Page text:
March 8, 2009
A reader called on Thursday morning and chewed me out something fierce. She wanted to know why there were no reports in The Democrat until that morning about the fire that destroyed Calhoun High School very early the previous Saturday morning.
Plain and simple, we didn’t know about it. The fire happened at 1 a.m. — so even if someone had called to let us know about it, there wouldn’t have been anyone in our newsroom to pick up the phone. Over the weekend, we checked in with folks in Henry County but there was no notice provided that anything had happened.
We have a pretty small staff — four news reporters; one full-time and two part-time sports reporters; and two photographers — for the amount of territory that we cover. Those journalists do their best to find out about as much as they can what is happening in our circulation area, but we are not omniscient. That’s where you come in.
We welcome phone calls and e-mail messages from readers to let us know about newsworthy events and people in our area. Those tips will help us do a better job of conveying meaningful and interesting information to our readers.
Sometimes, we will already be aware of what a reader is calling to share; other times, what someone calls in may not be something to which we would be able to devote our limited resources.
But again, that is where you come in. If we are not able to cover something, readers can submit photographs and short write-ups about activities of general interest for publication. For example, photographs for our “The Democrat Salutes” feature are all submitted by readers.
On Friday we got a call requesting we cover an event that was taking place just a couple of hours later; we get such calls rather frequently. Now, impromptu things happen and we react to them as quickly as we can. But in this case, the event had been planned far enough in advance that organizers should have given us a head’s up at least a week earlier, which would have allowed us to work it into our staff’s schedule.
When news breaks, we jump to cover it. But when we aren’t notified about a private group’s long-scheduled event until the last minute, it is hard to give it priority over stories our reporters are already working on.
We want to report accurately and promptly about the things that matter to our customers. To that end, here are some tips that will give your information the best chance of getting onto our Web site and on the pages of The Democrat:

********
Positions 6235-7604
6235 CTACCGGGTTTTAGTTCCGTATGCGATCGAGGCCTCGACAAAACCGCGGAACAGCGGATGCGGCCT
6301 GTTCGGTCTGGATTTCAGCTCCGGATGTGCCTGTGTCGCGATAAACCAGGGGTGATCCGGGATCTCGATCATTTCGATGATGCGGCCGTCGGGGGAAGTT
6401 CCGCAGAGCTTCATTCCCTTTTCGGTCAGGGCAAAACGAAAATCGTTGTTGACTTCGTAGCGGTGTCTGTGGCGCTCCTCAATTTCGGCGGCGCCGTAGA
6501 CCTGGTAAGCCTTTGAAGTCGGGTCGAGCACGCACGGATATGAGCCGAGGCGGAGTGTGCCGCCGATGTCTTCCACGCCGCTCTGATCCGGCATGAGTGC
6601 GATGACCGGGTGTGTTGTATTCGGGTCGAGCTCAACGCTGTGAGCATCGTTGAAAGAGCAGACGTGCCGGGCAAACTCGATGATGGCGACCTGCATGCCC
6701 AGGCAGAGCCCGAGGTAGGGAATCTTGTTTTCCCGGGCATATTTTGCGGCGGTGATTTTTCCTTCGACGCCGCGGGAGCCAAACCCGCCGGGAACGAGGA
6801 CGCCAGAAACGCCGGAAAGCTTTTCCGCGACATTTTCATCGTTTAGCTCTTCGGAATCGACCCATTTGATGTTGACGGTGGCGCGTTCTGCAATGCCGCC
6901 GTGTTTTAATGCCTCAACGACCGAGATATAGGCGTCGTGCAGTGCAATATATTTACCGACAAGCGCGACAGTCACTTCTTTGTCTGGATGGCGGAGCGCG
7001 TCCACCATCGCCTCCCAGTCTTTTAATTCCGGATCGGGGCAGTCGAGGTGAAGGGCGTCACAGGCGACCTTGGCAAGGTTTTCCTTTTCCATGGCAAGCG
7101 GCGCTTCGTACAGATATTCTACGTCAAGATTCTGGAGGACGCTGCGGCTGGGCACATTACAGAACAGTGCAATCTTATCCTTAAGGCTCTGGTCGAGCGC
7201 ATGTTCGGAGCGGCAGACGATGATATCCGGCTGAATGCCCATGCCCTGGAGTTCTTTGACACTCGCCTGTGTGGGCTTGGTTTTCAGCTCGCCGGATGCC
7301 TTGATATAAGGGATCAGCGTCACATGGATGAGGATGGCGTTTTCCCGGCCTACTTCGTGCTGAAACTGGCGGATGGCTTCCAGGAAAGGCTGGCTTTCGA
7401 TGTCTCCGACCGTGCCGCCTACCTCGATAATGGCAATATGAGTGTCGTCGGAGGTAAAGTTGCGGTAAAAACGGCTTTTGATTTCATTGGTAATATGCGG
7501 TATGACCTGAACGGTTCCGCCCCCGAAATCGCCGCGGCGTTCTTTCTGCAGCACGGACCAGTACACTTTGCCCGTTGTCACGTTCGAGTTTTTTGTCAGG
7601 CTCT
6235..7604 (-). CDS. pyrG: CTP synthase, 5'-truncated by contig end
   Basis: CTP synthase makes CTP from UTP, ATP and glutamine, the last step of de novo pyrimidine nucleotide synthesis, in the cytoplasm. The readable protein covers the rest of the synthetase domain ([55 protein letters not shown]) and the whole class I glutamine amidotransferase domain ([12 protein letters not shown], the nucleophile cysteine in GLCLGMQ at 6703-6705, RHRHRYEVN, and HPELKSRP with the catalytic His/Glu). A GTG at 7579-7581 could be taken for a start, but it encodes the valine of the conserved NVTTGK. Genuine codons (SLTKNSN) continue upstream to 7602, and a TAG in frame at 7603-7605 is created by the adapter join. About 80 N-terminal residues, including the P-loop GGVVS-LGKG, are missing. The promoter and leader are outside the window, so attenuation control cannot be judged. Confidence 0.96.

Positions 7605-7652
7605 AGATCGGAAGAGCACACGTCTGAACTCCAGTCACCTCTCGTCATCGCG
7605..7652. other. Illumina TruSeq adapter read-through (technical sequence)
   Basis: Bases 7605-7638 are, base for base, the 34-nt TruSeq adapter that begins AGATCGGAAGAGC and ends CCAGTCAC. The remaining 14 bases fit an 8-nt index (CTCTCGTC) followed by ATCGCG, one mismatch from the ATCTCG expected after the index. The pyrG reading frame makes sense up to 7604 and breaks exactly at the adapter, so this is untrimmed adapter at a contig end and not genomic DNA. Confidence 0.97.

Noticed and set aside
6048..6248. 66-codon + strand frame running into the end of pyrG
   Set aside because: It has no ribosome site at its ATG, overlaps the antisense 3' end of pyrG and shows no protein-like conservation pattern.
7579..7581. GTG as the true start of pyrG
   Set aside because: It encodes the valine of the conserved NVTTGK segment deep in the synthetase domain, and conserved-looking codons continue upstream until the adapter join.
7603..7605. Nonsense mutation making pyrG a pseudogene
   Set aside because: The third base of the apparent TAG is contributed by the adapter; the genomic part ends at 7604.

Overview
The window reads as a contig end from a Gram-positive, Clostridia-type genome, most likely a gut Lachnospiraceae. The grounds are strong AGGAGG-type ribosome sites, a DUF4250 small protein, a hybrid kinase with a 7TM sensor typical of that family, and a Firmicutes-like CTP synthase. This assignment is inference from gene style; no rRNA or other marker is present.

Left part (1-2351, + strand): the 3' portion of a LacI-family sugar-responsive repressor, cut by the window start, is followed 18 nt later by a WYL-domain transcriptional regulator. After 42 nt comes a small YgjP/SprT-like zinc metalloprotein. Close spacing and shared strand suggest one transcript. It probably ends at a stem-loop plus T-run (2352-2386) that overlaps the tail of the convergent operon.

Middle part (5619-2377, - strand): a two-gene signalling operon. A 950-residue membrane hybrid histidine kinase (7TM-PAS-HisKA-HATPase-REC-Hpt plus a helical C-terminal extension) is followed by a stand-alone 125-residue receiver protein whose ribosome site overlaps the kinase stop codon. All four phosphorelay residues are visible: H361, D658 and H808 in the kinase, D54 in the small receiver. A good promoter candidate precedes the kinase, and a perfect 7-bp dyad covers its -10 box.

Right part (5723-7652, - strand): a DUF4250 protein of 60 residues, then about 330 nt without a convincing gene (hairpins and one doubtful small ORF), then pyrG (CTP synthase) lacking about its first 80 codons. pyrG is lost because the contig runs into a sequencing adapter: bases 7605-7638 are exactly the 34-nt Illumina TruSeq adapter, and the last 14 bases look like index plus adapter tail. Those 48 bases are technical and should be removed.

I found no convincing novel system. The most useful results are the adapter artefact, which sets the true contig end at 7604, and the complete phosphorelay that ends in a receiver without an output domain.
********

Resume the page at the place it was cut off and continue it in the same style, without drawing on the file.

• Provide complete information. Who, what, when, where, why, how — the standard five Ws and an H. Also include a C — contact name and phone number, so we can follow up if we have questions or if we want to schedule a reporter and/or photographer to provide coverage.
• E-mail, standard mail, fax or phone. Send your items to us via e-mail at firstname.lastname@example.org; by standard mail at Newsroom, The Sedalia Democrat, P.O. Box 848, Sedalia, MO 65302; via fax at (660) 826-0400; or call (660) 826-1000, ext. 222.
• There’s no such thing as “too early.” As soon as you know a time, date and place for your event, share it with us. That way, if we are not able to provide coverage, we can let you know and then you can determine if you want to send follow-up information to us after the event. As I noted before, we have staffing limitations, so we just cannot get to everything; that does not mean your item should not be shared with the community.
• We can’t publish everything. While we do the best we can to get as much as possible into the paper on a day-to-day basis, we have a finite amount of space each day and we have to prioritize our content. That means that we cannot be all things to all people. To get back to the Calhoun complainer, she would prefer we not publish any information from outside of Pettis County; now, if we were to eliminate our entire wire report — no state, national or international news — we’re certain we’d hear from a bunch of you. We try to strike a balance every day.
The vast majority of our content, from news stories and police reports to sports coverage and school notes, is local. For example, over the final week of February, we published 321 stories in the print edition of The Democrat, 252 of which were local (79 percent). We also had 199 local faces in the paper during that period.
The Democrat is your source for local news. With a little help from readers, we can perform that function better every day.